When it comes to children, you can’t be too careful about water safety, period. An accidental drowning can happen in the blink of an eye, so parents take careful measures to safeguard their kids against the potential for such a mishap.
Or we think we do. But a drowning can happen even when adults are in the pool with a child. And sometimes, people don’t even realize it’s happening because it doesn’t look like a “typical” drowning like we see on TV.
One mother’s horrifically frightening account of her son’s near-fatal drowning has gone viral on Facebook, and it’s every parent’s worst nightmare.
And this mom courageously shared her story in the hopes of preventing other parents from winding up in the same tragic circumstances that she found herself in on July 20.
Maribeth Leeson, mom of five from Tipton, Indiana, was enjoying a pool outing with her kids when an unimaginable tragedy occurred. She had taken her 3-year-old daughter into the house for a moment to change her into a swimsuit, instructing 5-year-old Adam to wait for her. In minutes, she returned to find Adam below the water’s surface.
The scene quickly evolved into chaos; Maribeth then saw one of the worst sights imaginable:
His limp, gray, lifeless body was pulled from the pool and it was every mother’s worst nightmare. He was dead.
(Just reading that gives me chills. I can’t even imagine it.)
Maribeth heard screaming, & it took her a moment to realize that SHE was the one screaming.
She described the flood of thoughts that ran through her mind as she took in the sight of her son’s body: her 10-year-old son would never recover from seeing his brother die. How would she ever be able to tell her husband that their son had died??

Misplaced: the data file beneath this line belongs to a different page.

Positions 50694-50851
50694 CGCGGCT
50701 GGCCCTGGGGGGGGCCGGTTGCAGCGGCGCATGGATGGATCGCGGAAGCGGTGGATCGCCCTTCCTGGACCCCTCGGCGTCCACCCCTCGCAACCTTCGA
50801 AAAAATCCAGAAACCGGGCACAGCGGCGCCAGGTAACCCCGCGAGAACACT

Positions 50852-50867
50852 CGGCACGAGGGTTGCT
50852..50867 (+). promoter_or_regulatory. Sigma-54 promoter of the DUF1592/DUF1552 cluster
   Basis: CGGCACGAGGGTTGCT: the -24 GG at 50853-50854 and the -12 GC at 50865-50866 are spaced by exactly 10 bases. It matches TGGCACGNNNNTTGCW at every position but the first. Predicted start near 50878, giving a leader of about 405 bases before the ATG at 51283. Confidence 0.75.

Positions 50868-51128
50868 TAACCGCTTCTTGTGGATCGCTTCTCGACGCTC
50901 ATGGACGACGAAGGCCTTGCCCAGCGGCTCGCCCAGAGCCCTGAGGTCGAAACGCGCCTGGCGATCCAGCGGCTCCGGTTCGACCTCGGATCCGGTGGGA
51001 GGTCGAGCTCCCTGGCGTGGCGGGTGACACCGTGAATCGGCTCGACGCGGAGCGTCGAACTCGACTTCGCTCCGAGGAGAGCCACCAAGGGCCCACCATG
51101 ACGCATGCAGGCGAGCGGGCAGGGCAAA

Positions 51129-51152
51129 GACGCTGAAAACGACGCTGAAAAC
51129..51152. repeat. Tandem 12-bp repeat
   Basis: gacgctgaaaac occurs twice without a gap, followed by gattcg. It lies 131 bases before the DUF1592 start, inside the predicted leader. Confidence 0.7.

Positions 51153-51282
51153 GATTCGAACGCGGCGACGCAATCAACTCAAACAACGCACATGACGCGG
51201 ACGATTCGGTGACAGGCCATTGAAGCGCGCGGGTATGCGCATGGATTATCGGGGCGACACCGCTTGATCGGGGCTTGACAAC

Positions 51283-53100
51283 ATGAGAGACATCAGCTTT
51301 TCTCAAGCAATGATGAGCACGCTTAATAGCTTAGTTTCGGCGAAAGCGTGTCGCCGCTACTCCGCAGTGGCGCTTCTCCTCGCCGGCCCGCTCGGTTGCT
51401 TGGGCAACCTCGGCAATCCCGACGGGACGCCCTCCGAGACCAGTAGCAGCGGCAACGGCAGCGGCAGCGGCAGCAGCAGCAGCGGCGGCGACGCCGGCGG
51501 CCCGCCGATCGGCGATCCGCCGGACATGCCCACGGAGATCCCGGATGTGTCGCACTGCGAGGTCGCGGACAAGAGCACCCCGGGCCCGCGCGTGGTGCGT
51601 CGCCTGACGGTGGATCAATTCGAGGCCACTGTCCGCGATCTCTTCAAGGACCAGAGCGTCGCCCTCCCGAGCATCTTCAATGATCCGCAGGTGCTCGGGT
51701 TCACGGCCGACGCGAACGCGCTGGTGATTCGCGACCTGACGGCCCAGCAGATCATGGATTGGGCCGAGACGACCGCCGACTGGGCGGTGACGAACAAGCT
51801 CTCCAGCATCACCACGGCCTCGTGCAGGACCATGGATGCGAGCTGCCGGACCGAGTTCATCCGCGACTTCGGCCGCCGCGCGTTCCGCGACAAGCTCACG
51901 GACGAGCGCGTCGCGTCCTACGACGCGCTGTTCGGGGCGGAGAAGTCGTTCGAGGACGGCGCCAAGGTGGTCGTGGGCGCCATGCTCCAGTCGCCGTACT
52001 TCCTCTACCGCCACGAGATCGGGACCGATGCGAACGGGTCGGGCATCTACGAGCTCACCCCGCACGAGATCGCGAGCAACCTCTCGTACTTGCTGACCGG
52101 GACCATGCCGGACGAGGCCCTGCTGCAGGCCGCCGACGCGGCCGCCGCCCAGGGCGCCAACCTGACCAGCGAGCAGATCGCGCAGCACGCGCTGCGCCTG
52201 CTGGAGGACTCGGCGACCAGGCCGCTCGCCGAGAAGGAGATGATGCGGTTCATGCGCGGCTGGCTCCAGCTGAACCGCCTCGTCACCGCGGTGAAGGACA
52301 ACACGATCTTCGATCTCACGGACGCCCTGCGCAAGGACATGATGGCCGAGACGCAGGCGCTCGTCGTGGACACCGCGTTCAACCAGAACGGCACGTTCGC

An adult friend had begun to administer CPR, and as she reached her son’s side, Maribeth described how surreal the moment was:
I thought this must be a dream, one of those dreams that you wake up sweating from, short of breath, because it was so real. Wake up! Wake up!
But no, I was already awake. Then the screaming was worse.
This is happening. My funny, silly, sweet, handsome, artistic, thoughtful little blondie was dead.
This is literally a parent’s worst nightmare. I can’t even fathom the sheer hysteria of viewing your child in this state, & feeling so helpless.
Thankfully the CPR helped to revive Adam; he began to show some signs of life. After vomiting up some water, a pulse was detected. It appeared that he was attempting to open his eyes, and -in what seemed like an eternity to devastated Maribeth- an ambulance arrived to rush him to a local hospital. But despite the miracle that he was even still alive, Maribeth feared that:
I was sure even if he was saved, it was too late. I was sure machines were going to be doing his living for him. I was sure it had taken too long.
Even though he had been miraculously saved from death, would Adam be left with permanent brain damage?
Amazingly enough, no. He was in the ICU of Peyton Manning Hospital for several days to monitor his brain & respiratory functions, but has since been discharged & is home.
While Adam’s story certainly has a miraculously happy ending, that’s not the point of Maribeth’s desire to share it publicly.
Leeson’s motivation to share Adam’s near-death experience is to emphasize to people that drowning doesn’t necessarily happen the way that people “expect” it to, which is why we have to be even MORE vigilant in watching children in the water.
Adam didn’t slip into an empty pool alone; he was surrounded by adults when he was drowning. His mother instructed him to wait at the smallest portion of the shallow edge until she came back in moment. She fully expected him to comply, but felt he was safe enough if adults were close by until she returned moments later:
I’ve never considered the possibility that my child could drown right in front of people who were watching him bob up and down from the bottom of the pool to just below the surface, but didn’t think he was struggling because he looked like he was PLAYING.
Now to be clear, Maribeth does not blame the adults in the pool; as she explained, to most of them it appeared that he was merely playing and splashing.